For people who believe the commercial look should stay in restaurants.

Electrolux eschewed the restaurant aesthetic for something a bit more refined.

Electrolux makes beautiful cooktops. While we loved the sleek design of its induction offering, the gas EW30GC60IS is beautiful in a completely different way. As you might have noticed, gas burner design has been largely dominated by big industrial-looking burners with heavy grates. But for this cooktop, Electrolux eschewed the restaurant aesthetic for something a bit more refined. As cooktops are built to meld with countertops, this makes sense.

The cooktop's knobs are mounted right on the front for easy access, and as a special ease of use feature, the continuous grates are dishwasher safe for easy cleaning. 

Can't get no satisfaction.

Despite its sharp styling, the Electrolux EW30GC60IS turned out to be a disappointment in the lab. With five burners, it looks like a machine for a serious cook, but the test results just didn't impress.

The center "Min-2-Max®" burner performed well. If Electrolux had made them all this way, we'd have a markedly different opinion. It boiled six cups of water in just under five minutes and simmered down to a temperate 108°F, aided by a glass center. However, this burner failed to live up to the "max" side of its name, failing to get our test pan above 338°F.

Aside from the special center burner, the cooktop was unimpressive

Aside from the special center burner, the cooktop was unimpressive. The other two main burners boiled in nine and 13 minutes, and the rest proved to be only simmer burners. Unfortunately, only the center burner could simmer close to 200°F—including those dedicated simmer burners, which ranged from 260°F to 286°F. Narrowing the temperature range further, just one managed to crack 400°F. While it's not much of a consolation to poor boiling and temperature range, it is incredibly responsive as a gas cooktop.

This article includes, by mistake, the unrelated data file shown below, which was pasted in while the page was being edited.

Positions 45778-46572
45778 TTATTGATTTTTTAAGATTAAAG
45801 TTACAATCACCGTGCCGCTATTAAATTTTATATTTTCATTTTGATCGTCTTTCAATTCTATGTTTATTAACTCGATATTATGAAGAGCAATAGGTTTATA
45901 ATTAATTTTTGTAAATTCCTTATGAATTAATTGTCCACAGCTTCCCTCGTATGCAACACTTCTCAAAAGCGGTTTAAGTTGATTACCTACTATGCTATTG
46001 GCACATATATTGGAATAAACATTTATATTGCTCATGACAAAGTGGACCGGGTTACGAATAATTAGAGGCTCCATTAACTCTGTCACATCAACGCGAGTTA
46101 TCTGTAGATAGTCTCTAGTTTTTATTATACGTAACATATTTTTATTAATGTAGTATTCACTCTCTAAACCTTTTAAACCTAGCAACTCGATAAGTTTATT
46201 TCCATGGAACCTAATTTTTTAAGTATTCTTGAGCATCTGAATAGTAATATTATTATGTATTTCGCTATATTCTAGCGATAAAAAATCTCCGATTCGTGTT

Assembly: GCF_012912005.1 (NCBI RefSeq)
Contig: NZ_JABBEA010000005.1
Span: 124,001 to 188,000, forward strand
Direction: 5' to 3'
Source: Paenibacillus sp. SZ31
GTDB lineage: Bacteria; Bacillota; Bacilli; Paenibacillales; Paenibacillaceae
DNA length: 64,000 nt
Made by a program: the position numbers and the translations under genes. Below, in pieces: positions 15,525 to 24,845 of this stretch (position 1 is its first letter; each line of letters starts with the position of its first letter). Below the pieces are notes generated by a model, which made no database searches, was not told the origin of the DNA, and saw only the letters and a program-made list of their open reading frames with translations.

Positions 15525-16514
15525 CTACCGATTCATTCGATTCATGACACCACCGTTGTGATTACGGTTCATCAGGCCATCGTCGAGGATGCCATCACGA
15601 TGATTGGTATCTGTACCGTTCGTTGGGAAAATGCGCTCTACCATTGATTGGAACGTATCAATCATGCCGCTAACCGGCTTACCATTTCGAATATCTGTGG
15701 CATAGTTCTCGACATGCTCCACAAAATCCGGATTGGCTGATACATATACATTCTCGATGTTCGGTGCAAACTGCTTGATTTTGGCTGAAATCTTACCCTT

We expect more from a upscale cooktop.

We can't really recommend shelling out the full MSRP price of $1,549 for the . Even the sale price of $1,250 seems steep. Besides design considerations, the whole point of a cooktop/wall oven setup is the ability to choose the best of each, and this isn't close to the best. Cooktops have just one job to do, and we think you might be better off examining other options than the —unless you can find it at a big ol' discount.

Meet the testers

Ethan Wolff-Mann

Ethan Wolff-Mann

Staff Writer


Ethan writes reviews and articles about science for, and edits the Science Blog. He's originally from Vermont and thinks the bicycle and guitar are examples of perfected technology. Prior to, he studied furiously at Middlebury College.

See all of Ethan Wolff-Mann's reviews

Checking our work.

We use standardized and scientific testing methods to scrutinize every product and provide you with objectively accurate results. If you’ve found different results in your own research, email us and we’ll compare notes. If it looks substantial, we’ll gladly re-test a product to try and reproduce these results. After all, peer reviews are a critical part of any scientific process.

Shoot us an email

Up next